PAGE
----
In 1570, the Turks were pursuing the conquest of the island of Cyprus.  An army of 60,000 Turks under Lala Mustapha Pasha took the city of Nicosia in September.  20,000 inhabitants of the city were slaughtered, with the only survivors being the women and boys sold into slavery.  The Venetian garrison in the city of Famagusta, under the valiant leadership of Marco Antonio Bragadin, were able to resist the Turkish forces for almost a year.  During this time, the emergency issue of the coin below took place.   Despite assurances that the lives of the inhabitants would be spared, and they would be allowed safe passage to Crete, the surrender of the city resulted in a massacre of the Christian inhabitants.  After suffering prolonged tortures, Marco Antonio Bragadin was skinned alive.  

Someone made this coin into a pendant, whether to memorialize the events of the fall of Cyprus in 1571 or because the coin features St. Mark, or for some other reason, we may never know.  The shape of the remaining flan suggests the coin was pierced and worn until broken, then pierced for wearing again.  Clearly, it meant something to someone. image.jpeg.02e65a29e97e7e5781db42eb287083f1.jpegimage.jpeg.8f4f735f901571ccd58b7ffb8e0365a1.jpeg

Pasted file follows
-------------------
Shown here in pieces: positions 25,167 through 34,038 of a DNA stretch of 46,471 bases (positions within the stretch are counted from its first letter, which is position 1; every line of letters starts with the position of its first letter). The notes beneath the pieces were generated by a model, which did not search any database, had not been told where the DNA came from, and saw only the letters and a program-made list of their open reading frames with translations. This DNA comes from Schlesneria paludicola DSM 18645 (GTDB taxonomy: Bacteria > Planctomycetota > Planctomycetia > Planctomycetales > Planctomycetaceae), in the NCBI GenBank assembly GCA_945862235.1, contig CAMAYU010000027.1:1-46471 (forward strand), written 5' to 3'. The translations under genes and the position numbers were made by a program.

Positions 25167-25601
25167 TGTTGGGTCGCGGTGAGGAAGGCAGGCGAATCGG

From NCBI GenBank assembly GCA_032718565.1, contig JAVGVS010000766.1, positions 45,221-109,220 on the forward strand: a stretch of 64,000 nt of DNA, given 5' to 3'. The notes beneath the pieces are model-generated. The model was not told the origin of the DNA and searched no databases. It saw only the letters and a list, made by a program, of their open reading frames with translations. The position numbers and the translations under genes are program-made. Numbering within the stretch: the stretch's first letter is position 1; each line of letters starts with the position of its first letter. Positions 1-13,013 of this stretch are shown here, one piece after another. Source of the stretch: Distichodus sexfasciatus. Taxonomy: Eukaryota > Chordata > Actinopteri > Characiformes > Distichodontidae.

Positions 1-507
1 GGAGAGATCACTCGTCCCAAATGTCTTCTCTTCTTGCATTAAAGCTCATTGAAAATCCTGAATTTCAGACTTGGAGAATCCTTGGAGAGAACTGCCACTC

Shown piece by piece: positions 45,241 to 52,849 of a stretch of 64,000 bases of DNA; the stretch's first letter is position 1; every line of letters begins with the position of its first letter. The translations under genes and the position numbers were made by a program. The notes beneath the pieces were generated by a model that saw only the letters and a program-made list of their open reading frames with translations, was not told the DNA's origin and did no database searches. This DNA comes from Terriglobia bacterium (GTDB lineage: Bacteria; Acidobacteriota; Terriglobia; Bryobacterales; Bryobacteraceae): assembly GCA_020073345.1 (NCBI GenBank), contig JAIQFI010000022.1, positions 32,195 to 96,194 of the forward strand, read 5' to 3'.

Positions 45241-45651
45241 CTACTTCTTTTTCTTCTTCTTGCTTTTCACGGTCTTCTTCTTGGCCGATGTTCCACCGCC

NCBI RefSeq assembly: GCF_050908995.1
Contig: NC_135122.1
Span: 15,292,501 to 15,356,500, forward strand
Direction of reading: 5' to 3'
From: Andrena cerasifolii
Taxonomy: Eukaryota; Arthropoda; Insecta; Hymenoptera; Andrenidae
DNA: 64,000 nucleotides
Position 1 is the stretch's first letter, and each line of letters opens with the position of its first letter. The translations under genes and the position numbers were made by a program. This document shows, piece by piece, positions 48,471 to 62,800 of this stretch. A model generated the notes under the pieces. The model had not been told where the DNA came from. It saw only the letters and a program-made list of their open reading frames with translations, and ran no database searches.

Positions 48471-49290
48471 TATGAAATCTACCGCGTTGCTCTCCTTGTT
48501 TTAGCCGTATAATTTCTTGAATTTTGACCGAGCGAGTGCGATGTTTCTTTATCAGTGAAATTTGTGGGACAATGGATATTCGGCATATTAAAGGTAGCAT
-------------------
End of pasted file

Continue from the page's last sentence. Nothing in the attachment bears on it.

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Here's one that's of the same vintage as your first coin. It's extremely basic, but circulated around the time of the Vikings and has the peck marks to prove it. I  think it's Bernhard I (973-1011) from Bardowick. A similar type in the past has been attributed to East Friesland.eur50_mine.jpg.fd27be52b85775a2bf5ba4ba7c5ff04b.jpgeur50_r_mine.jpg.178717146e1a45befa66e3dedf963df5.jpg

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Posted (edited)

Yep, you nailed it again, @Hrefn; the piercings effectively, and seamlessly add a new dimension to the coin's immediate historical context.  @RomismatistKluge confirms all you said, apart from attributing it to as far away (...not) as Lüneburg (239).